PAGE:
Every other sentence in this post is going to be a disclaimer that I am NOT criticizing the newest efforts of the ds106 course being drawn out by Michael B Smith. Can I repeat– I am NOT criticizing the newest efforts of the ds106 course being drawn out by Michael B Smith. Once more– I am NOT criticizing the newest efforts of the ds106 course being drawn out by Michael B Smith.
One can tell from the opening that Journey to the Center of the Internet is going to be something cinematic, weird, and open ended, all of my favorite ingredients. It is everything that your typical online course locked inside a Bbox is not, everything that most other of these spray of newly minted MOOCs are not.
At the same time, I could only follow the Summer of Oblivion madness from the ds106 summer, so I only got a taste of what the mad reverend spawned.
And I did miss the DTLT discussion of the future of ds106 in Fall 2011 (but watched it recently on DTLT).
So here is a fence I am sitting on.
It seemed to me there is a tacit assumption that ds106 needs a narrative, a story like Dr Oblivion.
Is that so?
Do not get me wrong, what was woven with the Dr Oblivion saga was wonderfully weird (etc, you know my favorite stuff) and suspended out there past the cutting edge. But does it set up an expectation that this is needed to tie the course together? Might it also possibly, I hate almost to say… get in the way? Can it potentially overwhelm the creativity part?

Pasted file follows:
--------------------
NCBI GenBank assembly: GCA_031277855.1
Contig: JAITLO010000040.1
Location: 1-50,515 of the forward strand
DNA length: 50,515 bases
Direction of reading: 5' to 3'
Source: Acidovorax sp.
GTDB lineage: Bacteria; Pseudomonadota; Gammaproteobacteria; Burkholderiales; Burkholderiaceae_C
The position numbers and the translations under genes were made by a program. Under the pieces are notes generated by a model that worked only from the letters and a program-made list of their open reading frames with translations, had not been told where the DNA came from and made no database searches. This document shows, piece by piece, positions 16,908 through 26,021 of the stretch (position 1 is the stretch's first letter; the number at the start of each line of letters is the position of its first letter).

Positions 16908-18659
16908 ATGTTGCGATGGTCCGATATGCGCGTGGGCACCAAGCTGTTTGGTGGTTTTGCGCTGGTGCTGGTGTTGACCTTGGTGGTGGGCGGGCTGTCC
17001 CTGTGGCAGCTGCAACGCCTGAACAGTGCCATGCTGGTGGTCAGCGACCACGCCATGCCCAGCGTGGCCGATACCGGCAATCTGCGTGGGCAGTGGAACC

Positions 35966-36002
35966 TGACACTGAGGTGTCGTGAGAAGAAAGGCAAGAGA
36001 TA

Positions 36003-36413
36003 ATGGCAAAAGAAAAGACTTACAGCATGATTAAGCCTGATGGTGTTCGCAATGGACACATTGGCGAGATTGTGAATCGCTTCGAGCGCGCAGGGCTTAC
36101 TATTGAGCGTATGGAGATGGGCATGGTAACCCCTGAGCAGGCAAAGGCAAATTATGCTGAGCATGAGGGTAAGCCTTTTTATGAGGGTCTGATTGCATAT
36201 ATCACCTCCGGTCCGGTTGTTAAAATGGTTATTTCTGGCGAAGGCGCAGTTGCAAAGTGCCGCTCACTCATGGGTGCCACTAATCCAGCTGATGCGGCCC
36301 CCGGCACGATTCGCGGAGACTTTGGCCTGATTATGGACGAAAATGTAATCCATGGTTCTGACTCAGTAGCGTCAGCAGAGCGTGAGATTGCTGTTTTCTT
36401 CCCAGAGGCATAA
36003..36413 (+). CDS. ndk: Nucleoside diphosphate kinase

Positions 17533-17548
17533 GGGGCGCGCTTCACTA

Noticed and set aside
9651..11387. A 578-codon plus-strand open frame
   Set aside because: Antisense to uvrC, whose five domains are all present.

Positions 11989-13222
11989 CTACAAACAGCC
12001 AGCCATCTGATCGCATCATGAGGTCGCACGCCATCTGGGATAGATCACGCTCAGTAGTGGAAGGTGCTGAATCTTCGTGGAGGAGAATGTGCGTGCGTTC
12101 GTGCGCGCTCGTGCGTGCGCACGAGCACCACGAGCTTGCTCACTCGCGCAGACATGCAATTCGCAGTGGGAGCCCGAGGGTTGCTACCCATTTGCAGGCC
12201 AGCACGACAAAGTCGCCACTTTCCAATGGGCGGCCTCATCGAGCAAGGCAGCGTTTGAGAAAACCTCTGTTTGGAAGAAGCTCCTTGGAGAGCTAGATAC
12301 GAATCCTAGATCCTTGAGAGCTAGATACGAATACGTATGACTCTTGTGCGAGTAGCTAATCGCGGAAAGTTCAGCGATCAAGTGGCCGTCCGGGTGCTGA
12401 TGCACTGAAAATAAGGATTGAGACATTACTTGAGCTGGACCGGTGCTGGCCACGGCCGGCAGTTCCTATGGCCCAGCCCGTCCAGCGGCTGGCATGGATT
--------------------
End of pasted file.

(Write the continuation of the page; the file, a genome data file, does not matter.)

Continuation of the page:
Hear me out- the first iteration of ds106 as an open course, Spring of 2011– was a raging success, but lacked a narrative; to me it was all about a continued flow of people just being creative where and when they could. To me it was more of an open studio experience than a course.
So during the summer of Oblivion, I was not able to follow much because of travel and lacking the ability to follow along. Not being part of the narrative, to me, makes it harder to dip in and out as people did in ds106 1.0 (I did hear Michael describe that he was aiming for this sort of approach, almost that the narrative was optional).
Once more- don’t get me wrong, the narrative is fascinating, and seems to apply for a space of exploring identity, or a social media course, a digital culture course. I wonder though, for a course or space of open creativity, if it is really critical?
Once more I am NOT criticizing the newest efforts of the ds106 course being drawn out by Michael B Smith.I am NOT criticizing the newest efforts of the ds106 course being drawn out by Michael B Smith.I am NOT criticizing the newest efforts of the ds106 course being drawn out by Michael B Smith.
In fact I will follow it as much as I can.
Do not take this as a criticism, and frankly we are inventing this stuff as we go– I want to hear ideas on this.
Maybe I would rather chase red trucks while everyone else plays ball or naps.
The post "The ds106 Narrative Fence" was originally pulled charred and crispy from a smoky charred oven at CogDogBlog (http://cogdogblog.com/2011/09/s106-narrative-fence/) on September 11, 2011.